If a blank page looks intimidating, try brainstorming. Simply write down a word to begin and add other words that relate to the first one. An example might be FEAR. Circle that word in the center of the page. Extend short lines for each new word you think of relating to the concept of fear. My brainstorming page would contain words linked to FEAR that relate to my own experience. Some of these would be ANXIETY, TRAPPED, or HELP. Connecting to the word HELP, I might think of other concepts such as DOCTOR, BOOKS, or FRIENDS. Your words could be different.
Brainstorming leads you from one idea to the next. Soon, those words might fill the page or lead you to begin writing quickly about one specific word. Describe your fear or write about a friend who has helped you.
Alternately, write about what you would say to a friend who is in your situation. Often it is helpful to gain a new perspective through role play. This exercise will help you discover that you truly are a great source of strength for yourself, even now when you may feel adrift and uncertain.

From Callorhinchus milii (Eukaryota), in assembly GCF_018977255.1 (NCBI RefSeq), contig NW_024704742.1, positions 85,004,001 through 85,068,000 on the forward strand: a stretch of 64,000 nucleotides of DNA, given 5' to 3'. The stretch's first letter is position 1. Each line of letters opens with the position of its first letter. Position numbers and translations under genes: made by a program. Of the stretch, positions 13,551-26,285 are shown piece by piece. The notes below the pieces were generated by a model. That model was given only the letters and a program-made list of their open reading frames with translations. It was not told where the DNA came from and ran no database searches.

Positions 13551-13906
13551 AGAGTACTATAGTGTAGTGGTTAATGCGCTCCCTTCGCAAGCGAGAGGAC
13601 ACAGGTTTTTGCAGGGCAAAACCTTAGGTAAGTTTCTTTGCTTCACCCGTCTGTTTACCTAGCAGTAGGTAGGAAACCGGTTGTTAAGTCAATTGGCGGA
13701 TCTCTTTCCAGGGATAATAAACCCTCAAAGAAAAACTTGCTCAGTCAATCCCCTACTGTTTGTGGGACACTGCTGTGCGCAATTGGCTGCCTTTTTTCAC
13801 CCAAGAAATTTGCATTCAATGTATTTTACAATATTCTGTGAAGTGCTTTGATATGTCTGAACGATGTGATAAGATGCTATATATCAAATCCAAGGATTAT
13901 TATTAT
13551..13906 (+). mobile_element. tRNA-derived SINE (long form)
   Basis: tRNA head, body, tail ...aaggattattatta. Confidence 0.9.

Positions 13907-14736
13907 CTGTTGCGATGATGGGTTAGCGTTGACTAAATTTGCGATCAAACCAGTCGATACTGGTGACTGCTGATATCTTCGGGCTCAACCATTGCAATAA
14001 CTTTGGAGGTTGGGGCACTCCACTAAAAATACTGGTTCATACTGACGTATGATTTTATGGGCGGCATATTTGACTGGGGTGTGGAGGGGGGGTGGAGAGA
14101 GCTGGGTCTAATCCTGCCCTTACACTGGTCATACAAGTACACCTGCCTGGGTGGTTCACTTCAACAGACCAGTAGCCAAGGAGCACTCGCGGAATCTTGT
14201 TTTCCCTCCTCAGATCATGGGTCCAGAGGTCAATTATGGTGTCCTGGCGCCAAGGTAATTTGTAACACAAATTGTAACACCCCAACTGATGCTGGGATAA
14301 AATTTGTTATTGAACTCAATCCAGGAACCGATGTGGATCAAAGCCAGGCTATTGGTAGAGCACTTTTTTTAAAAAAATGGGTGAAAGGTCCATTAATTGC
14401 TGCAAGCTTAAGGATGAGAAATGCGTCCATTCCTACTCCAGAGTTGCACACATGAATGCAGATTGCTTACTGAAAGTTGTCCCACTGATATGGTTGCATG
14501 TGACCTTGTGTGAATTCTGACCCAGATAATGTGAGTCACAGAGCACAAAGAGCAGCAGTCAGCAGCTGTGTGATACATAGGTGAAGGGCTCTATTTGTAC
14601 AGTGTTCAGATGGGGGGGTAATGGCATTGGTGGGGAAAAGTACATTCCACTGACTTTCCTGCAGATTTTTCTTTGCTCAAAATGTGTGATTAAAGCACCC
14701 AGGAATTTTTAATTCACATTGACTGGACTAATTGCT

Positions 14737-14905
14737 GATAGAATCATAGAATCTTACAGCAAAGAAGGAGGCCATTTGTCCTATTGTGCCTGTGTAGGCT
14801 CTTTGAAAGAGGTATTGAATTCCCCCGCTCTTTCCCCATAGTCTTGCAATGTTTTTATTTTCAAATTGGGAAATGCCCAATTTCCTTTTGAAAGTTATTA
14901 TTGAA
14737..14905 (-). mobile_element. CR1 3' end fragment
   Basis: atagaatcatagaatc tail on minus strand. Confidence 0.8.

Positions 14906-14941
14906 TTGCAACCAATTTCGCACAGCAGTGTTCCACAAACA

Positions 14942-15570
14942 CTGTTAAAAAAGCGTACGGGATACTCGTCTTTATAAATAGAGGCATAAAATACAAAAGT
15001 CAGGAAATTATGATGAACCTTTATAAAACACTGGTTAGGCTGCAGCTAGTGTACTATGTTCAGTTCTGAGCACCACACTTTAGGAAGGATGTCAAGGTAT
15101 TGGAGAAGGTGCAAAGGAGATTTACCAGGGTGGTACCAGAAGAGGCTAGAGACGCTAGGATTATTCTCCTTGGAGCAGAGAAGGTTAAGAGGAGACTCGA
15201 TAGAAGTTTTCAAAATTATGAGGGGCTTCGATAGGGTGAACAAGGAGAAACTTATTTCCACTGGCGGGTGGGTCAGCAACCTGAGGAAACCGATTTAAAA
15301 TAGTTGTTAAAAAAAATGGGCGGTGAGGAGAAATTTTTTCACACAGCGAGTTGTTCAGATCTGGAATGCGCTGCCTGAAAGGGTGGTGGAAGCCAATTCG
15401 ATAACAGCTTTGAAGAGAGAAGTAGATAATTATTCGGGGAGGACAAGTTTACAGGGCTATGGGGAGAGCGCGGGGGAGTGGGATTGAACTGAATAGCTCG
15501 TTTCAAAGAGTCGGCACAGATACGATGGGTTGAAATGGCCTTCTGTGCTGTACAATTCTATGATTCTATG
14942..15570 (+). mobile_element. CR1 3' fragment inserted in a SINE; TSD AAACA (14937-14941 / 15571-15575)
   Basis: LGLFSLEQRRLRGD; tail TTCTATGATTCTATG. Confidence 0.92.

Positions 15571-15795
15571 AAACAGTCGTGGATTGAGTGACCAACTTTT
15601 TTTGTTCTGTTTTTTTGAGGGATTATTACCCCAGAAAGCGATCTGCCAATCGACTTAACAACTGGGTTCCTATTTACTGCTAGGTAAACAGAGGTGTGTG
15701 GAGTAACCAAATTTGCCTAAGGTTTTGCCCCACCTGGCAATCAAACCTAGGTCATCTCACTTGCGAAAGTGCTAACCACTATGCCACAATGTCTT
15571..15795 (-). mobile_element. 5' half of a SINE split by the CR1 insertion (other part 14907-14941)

Though loss is painful and though progress is most often slow, active grieving does not have to last forever. What does that mean? It does not mean forgetting about your loved one and moving on. Rather, it means recognizing the pain you feel and the possibility that you can deal with it. It means you can move forward in a healthy way without disrespecting or letting go of that precious love you feel. Your loved one mattered and still matters now. You matter, too.
ACTIVITY: Decide on a project you can do to honor your memories, and write a plan for it. Some ideas are below but choose your own idea if you prefer.
Welcome to Telling Your Story Through Writing!
My name is Jan McDaniel.